According to this calculator at 16mm, my hyperfocal distance is at 0.7m at f/11. So on the safe side, if I wanted to make sure the scenic background is tack sharp I would focus at 1m or so. But now the question is, what if I needed things to be sharp in front of 1m? Say a flower in the foreground and a mountain in the background?

  • I suspect that the combination of both those questions effectively answers this one.
    – Joanne C
    Jun 7 '13 at 3:59

To get deeper DoF at the same focal length and focus distance, you need to narrow the aperture. Another option to get something too close in the foreground into the DoF is to move your shooting position back until the desired element in the scene is within the DoF for your selected aperture.

First, you must realize that depth of field (DoF) is always based on a particular viewing size and distance as well as focal length, aperture, and focus distance. The calculator you linked to is set up for an 8" X 10" print viewed at 10" (25cm) by a person with the manufacturers definition of viewer's eyesight. If you want to display the picture at a larger display size and viewing distance, the hyperfocal distance will change for any given aperture. If you are viewing the image at 100% on a monitor with 72 ppi, a 24MP (6000X4000) full frame image would be displayed at about 83" X 56"! At that viewing size and a 50cm viewing distance the DoF would be much less that of the 8" X 10" print, and the hyperfocal distance at f/11 for a 16mm lens would be 3 meters. For a 1.6x APS-C camera the hyperfocal distance would be 4.8m.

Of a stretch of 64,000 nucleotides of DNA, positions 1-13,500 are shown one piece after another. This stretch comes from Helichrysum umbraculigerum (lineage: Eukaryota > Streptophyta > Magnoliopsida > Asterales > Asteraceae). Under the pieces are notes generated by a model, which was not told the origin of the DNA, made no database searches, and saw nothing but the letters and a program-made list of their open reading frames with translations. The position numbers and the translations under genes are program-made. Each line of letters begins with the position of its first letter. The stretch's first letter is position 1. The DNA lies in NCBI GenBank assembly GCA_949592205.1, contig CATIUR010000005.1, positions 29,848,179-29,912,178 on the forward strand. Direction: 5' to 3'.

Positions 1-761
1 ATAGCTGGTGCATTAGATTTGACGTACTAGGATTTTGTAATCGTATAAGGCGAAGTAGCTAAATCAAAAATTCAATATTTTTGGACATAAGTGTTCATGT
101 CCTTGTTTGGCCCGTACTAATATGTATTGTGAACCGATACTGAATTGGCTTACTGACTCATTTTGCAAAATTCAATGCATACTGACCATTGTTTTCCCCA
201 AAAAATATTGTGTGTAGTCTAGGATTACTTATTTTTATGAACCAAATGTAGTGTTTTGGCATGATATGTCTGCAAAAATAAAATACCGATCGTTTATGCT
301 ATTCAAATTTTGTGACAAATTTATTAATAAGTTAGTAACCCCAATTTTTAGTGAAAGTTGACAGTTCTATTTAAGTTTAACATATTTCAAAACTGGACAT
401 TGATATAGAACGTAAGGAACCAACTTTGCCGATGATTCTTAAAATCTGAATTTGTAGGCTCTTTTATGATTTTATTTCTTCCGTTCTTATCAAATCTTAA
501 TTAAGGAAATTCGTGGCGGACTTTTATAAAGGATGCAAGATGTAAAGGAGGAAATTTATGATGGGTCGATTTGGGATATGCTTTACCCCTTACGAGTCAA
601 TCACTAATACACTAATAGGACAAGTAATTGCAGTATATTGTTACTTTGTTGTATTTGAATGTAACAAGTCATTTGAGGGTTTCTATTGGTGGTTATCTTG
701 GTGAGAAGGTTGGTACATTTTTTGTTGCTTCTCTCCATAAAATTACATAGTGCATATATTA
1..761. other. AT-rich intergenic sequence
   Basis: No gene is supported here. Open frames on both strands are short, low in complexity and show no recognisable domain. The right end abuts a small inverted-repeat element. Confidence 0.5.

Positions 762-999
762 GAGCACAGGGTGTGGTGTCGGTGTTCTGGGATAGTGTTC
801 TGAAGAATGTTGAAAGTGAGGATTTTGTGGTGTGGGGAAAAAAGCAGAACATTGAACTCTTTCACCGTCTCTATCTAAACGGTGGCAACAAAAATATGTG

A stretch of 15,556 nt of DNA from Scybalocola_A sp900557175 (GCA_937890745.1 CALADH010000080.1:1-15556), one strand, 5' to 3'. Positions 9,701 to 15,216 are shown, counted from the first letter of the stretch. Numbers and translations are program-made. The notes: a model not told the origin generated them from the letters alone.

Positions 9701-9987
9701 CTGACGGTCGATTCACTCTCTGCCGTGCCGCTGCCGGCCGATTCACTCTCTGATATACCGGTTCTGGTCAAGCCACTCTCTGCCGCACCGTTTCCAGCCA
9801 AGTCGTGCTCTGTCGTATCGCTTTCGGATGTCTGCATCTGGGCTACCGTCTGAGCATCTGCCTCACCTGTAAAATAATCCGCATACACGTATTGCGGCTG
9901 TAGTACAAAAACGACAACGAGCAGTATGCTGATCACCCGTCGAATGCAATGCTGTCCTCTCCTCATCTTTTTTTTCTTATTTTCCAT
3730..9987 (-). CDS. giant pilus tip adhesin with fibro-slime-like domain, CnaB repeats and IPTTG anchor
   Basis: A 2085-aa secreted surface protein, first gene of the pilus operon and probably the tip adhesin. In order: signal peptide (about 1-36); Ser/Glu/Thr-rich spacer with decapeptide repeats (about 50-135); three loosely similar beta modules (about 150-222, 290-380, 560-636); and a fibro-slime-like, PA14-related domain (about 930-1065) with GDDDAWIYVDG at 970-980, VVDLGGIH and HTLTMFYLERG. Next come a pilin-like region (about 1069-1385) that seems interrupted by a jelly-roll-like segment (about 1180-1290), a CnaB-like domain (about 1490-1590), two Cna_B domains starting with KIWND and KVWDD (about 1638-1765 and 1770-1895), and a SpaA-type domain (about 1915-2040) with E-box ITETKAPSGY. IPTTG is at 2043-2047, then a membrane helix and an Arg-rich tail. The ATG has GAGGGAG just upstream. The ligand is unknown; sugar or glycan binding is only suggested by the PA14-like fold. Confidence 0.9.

If you calculate your hyperfocal distance to be .7M, subjects as close as .35M should be in acceptable focus. A flower at .4M for example should be in acceptable focus. A flower at .2M likely is not in acceptable focus. If your subject is closer than .35M, then you either have to modify your aperture, use a larger format sensor, use a wider focal length, other techniques such as focus stacking to get the shot.

Part of your original assumption is incorrect I believe. If you want to make sure that the background is tack sharp by focusing at 1M instead of .7M, you are also pushing out the nearest objects that are acceptably sharp. You should be fine focusing at the hyperfocal distance, while still achieving a tack sharp background at infinity. Some people do say to focus at the hyperfocal distance, then a few feet further to "be safe". I think this is OK, but I would rather just stop down a bit if I am only at f/11 to begin with. If you are already at f/20 or similar you might not want to do that, and you probably don't need to anyways.

I think this question is already covered in: What is "Hyperfocal Distance"?

Not the answer you're looking for? Browse other questions tagged or ask your own question.